Against his father’s wishes, Peter Fluor expanded Fluor’s business outside of California in the 1930s. It built refineries in Texas, as well as oil pipelines and compressor stations from Panhandle, Texas, to Indianapolis, Indiana, for the Panhandle Eastern Pipeline Company. Fluor constructed the Escondida in Chile, which is the second-largest copper mine in the world. In 1942, Fluor constructed cooling towers and other facilities in Hanford, Washington, for the Manhattan Project. It built an expansion of the Dhahran Aire Force Base in Saudi Arabia for the United States Army in the 1950s and accepted its first international project for ARAMCO in the Middle East.
In the 1960s and 1970s, Fluor built the first all-hydrogen refinery in Kuwait and the first exclusively offshore power plant for the Atlantic Richfield Company. It also constructed pumps and ports for the Trans-Alaska Pipeline System, which traversed 800 miles from northern Alaska to Valdez, Alaska, and the world’s largest offshore facility for natural gas on the island of Java in Indonesia. In 1976, it was awarded a $5 billion project for ARAMCO in Saudi Arabia, to design facilities that capture sour gas, which is expelled from oil wells as waste, in order to refine it into fuel. That same year a partially completed copper and cobalt mine in Africa was cancelled due to a war in the neighboring region of Angola and declining copper prices. In 1979, Fluor had 13 projects for building United States power plants and had served more than half of the world’s government-owned oil companies.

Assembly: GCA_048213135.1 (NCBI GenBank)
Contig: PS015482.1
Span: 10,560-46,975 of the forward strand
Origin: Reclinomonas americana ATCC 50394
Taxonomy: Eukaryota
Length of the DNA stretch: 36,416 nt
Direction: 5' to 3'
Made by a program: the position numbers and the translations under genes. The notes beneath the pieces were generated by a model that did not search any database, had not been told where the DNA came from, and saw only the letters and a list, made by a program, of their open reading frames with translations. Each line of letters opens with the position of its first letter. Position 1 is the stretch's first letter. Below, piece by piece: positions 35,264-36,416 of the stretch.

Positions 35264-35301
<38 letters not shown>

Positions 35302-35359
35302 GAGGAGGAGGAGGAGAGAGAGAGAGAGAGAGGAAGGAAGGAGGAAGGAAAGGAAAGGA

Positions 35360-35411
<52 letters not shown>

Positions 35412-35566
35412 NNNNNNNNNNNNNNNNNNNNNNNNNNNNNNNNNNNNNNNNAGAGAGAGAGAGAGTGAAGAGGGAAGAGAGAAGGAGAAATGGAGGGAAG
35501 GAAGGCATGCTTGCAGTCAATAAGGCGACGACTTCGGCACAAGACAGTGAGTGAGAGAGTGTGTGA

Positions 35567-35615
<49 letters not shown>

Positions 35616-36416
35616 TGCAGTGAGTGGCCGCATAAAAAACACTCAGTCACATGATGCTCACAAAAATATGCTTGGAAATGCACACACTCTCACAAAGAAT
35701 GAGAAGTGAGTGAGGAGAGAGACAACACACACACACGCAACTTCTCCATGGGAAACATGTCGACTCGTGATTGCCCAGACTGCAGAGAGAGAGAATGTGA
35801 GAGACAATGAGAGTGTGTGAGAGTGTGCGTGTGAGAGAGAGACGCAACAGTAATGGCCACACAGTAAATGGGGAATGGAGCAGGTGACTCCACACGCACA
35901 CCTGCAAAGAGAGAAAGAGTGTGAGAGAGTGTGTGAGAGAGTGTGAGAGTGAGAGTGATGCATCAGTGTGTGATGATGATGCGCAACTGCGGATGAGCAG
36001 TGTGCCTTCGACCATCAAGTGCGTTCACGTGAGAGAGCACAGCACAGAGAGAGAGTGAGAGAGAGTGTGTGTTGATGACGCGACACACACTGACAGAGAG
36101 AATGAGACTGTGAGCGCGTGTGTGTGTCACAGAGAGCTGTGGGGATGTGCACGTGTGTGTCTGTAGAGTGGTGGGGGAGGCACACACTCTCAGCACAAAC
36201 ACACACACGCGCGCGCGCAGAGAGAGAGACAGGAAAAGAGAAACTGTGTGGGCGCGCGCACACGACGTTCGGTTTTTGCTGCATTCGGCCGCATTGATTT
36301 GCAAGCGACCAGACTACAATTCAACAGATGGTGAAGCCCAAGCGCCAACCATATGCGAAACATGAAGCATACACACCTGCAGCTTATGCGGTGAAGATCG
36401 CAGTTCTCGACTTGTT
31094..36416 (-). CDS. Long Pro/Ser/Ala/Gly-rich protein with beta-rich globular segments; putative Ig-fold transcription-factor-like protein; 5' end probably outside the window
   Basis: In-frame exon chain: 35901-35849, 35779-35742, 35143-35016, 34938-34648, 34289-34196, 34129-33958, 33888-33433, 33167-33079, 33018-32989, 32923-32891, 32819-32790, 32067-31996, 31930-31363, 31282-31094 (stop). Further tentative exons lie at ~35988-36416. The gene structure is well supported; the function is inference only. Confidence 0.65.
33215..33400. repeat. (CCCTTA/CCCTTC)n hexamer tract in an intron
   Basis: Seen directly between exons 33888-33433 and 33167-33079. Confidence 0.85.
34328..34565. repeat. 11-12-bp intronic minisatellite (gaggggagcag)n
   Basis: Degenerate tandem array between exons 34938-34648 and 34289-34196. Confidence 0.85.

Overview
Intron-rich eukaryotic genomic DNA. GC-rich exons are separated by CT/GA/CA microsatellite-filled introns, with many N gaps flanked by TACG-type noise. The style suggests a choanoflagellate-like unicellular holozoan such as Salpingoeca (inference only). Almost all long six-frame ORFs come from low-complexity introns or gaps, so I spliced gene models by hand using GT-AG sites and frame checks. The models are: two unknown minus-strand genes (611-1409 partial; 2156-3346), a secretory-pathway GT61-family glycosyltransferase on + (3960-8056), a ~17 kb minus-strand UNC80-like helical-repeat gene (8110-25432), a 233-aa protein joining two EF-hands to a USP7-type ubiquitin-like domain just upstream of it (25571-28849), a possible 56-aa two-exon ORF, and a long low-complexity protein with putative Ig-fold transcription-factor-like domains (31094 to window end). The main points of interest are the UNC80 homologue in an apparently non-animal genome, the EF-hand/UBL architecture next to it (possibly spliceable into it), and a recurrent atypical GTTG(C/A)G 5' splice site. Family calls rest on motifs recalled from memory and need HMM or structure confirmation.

Fluor has been working on the cleanup and shutdown of atomic energy plants in Ohio and Washington since the 1990s. In 1992, Fluor won a contract with the United States Energy Department to clean up nuclear waste. By 1996 Hanford was the most contaminated nuclear site in the US and the US Department of Energy was conducting a $50 billion to $60 billion cleanup of the site. Fluor Hanford Inc. replaced Westinghouse Hanford Co. on the project. After a chemical explosion in 1997, 11 workers filed a lawsuit alleging they were denied appropriate medical attention and protective gear. Fluor and the workers disagreed on whether the explosion resulted in any injuries. In 2005 the US Department of Energy fined Fluor for safety violations and that same year a jury awarded $4.7 million in damages to 11 pipe fitters that claimed they were fired after complaining that a valve rated for 1,975 pounds-per-inch was being used where 2,235 were needed.
Fluor built the Aladdin Hotel & Casino in Las Vegas in 2001 for $1.4 billion. In 2004, the company was awarded a $1.1 billion project with AMEC to help rebuild the water, power and civic infrastructure of Iraq after the Iraq War. Fluor has also built a rail line in Europe and missile sites in Arizona. The company provided disaster recovery services in Louisiana after Hurricane Katrina. In 2010 Fluor provided workers to clean up oil tar on beaches in Florida and Alabama after the Deepwater Horizon oil spill. In December 2012, Fluor was awarded a $3.14 billion contract to build a new Tappan Zee Bridge over the Hudson River. Fluor recently took over as the primary contractor at Plant Vogtle, Units 3 & 4, and V.C. Summer, Units 2 & 3. CB&I previously had the contract.